Description: Using the fragmentation process, radioactive nuclear beams (RNB) are routinely produced at the Lawrence Berkeley Laboratory's Bevalac. Three beam lines are operational for production and transport of RNB: (1) a line for use in the radiotherapy treatment program (A {congruent} 20 amu), (2) a line for low mass (A {congruent} 20 amu) nuclear science studies and (3) a line for medium mass (A {congruent} 50 amu) nuclear science studies. A fourth beam line is under construction that will allow higher mass RNB (A {congruent} 100 amu) to be transmitted to the Bevalac's Heavy Ion Superconducting Spectrometer. Characteristics of RNB production and transport efficiency are described along with the RNB experimental program at the Bevalac.
Date: October 1, 1991
Creator: Krebs, G.F.; Alonso, J.R.; Feinberg, B. & Kalnins, J.G.
Partner: UNT Libraries Government Documents Department

Radioactive ion beams at the Bevalac: Greatly enhanced fragment separation for high energy beams

Description: Radioactive beams are routinely produced at the Bevalac by the fragmentation process. High energy beams (energies {approximately} 800 MeV/u) produce fragments with nearly the original beam momentum, forming a radioactive ion beam. A new beamline is being constructed which will provide resolution for ions approaching the mass 100 region, compared to the present mass 20 capability, by strongly increasing the dispersion and also increasing the beam size for easier tuning and more effective collimation. In addition, the angular acceptance has been more than doubled. Details of the design will be presented. 6 refs., 4 figs., 1 tab.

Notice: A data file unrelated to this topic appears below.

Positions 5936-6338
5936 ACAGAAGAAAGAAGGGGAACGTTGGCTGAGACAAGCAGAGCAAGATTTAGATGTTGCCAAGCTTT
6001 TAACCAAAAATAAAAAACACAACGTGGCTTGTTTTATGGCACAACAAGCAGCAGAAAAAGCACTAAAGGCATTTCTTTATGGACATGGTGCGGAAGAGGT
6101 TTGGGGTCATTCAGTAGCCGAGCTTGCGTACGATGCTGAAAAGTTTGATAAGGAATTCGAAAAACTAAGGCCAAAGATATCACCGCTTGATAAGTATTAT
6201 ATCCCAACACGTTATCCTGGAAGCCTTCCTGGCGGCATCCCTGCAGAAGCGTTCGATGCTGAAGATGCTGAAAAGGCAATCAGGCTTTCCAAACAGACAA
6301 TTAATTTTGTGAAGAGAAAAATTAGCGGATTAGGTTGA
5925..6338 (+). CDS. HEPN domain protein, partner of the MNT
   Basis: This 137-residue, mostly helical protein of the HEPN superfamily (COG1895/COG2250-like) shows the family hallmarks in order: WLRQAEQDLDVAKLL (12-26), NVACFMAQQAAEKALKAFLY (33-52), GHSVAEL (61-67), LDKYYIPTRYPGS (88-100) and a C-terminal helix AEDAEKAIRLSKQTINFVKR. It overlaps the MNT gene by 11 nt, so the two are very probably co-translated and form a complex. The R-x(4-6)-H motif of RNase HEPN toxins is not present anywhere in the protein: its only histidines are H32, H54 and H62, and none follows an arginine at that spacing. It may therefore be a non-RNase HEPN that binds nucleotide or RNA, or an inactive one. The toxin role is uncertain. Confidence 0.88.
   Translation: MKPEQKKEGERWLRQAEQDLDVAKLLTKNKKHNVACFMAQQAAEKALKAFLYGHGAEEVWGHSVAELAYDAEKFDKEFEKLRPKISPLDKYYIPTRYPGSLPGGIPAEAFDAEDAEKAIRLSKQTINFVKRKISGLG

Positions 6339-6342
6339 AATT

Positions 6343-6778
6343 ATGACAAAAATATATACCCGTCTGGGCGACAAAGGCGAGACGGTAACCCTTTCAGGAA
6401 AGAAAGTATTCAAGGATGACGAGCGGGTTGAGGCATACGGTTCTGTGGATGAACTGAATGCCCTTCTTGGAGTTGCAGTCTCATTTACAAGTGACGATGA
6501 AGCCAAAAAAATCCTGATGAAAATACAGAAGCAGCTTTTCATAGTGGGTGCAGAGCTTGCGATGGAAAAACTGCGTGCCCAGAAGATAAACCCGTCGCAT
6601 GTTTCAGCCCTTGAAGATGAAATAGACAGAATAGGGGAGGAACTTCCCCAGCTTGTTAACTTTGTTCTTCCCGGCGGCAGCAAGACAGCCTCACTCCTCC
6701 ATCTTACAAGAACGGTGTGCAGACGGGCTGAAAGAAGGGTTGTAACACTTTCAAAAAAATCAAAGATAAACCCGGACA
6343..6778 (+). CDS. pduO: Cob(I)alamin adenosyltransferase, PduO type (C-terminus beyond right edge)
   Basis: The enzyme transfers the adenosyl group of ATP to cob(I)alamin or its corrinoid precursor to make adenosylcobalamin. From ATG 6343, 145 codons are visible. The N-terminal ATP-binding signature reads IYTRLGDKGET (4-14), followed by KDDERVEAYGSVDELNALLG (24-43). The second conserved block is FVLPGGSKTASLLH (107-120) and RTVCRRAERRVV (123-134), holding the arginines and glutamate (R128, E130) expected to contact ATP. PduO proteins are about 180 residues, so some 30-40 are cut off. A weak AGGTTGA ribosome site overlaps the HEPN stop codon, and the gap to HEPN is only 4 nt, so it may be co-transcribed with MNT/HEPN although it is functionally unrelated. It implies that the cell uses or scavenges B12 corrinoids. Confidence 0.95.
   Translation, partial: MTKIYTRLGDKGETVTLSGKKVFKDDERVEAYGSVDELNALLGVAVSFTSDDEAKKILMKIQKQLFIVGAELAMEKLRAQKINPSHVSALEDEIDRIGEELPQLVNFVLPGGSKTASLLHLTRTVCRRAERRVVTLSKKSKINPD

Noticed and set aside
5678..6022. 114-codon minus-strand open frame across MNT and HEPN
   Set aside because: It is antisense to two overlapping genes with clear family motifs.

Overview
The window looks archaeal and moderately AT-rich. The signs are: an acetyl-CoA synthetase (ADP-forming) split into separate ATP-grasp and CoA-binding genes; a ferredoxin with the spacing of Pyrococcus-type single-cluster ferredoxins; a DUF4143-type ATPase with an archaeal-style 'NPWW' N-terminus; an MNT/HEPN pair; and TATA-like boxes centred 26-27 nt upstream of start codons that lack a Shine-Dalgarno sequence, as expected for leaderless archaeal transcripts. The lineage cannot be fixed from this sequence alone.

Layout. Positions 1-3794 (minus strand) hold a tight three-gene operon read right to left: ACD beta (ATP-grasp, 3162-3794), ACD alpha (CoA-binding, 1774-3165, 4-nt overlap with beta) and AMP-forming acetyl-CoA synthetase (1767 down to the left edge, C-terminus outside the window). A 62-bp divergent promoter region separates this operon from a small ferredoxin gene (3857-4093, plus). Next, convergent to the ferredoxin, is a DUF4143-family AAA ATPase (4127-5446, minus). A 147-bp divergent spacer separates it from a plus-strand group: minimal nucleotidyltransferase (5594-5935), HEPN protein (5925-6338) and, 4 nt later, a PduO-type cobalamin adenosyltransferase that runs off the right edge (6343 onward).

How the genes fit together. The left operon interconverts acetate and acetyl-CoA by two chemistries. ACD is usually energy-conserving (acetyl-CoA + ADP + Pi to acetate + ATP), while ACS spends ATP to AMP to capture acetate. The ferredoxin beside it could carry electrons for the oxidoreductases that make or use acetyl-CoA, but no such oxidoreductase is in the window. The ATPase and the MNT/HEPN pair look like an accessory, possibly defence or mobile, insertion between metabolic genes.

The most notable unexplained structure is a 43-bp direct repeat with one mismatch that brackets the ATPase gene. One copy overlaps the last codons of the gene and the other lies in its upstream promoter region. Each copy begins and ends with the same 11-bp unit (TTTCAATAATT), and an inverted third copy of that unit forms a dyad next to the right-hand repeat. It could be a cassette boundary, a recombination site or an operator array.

Date: September 1, 1990
Creator: Feinberg, B.; Kalnins, J.G. & Krebs, G.F.
Partner: UNT Libraries Government Documents Department

Design of a pulsed switching magnet for the Bevalac

Description: The design and construction of a water cooled, pulsed, laminated core dipole magnet which has recently been installed at the Bevalac is described. This new, energy efficient magnet was funded by the DOE In-House Energy Management Program. The magnet has been specifically designed for maximum efficiency in power utilization and has replaced two dc powered magnets in the Bevalac switchyard. It will reduce energy usage by 747 MWh/yr, and it provides the capability of pulse-to-pulse switching in 0.7 seconds between two major beamline channels serving the nuclear science and radiotherapy programs at the /Bevalac. A unique feature of this magnet is the core design which utilizes an external structure that remains integral with the core laminations after assembly. The structure provides for both torsional and longitudinal rigidity of the core while also facilitating the precision assembly and compression of the core laminations without the use of special assembly fixtures. 2 refs., 4 figs., 1 tab.
Date: March 1, 1989
Creator: Abbott, S.; Alonso, J.; Brown, J.; Kalnins, J.; Krebs, G. & Reimers, R.
Partner: UNT Libraries Government Documents Department

The production and use of radioactive nuclear beams at the Bevalac

Description: Using the fragmentation process, radioactive nuclear beams (RNB) are routinely produced at the Lawrence Berkeley Laboratory`s Bevalac. Three beam lines are operational for production and transport of RNB: (1) a line for use in the radiotherapy treatment program (A {congruent} 20 amu), (2) a line for low mass (A {congruent} 20 amu) nuclear science studies and (3) a line for medium mass (A {congruent} 50 amu) nuclear science studies. A fourth beam line is under construction that will allow higher mass RNB (A {congruent} 100 amu) to be transmitted to the Bevalac`s Heavy Ion Superconducting Spectrometer. Characteristics of RNB production and transport efficiency are described along with the RNB experimental program at the Bevalac.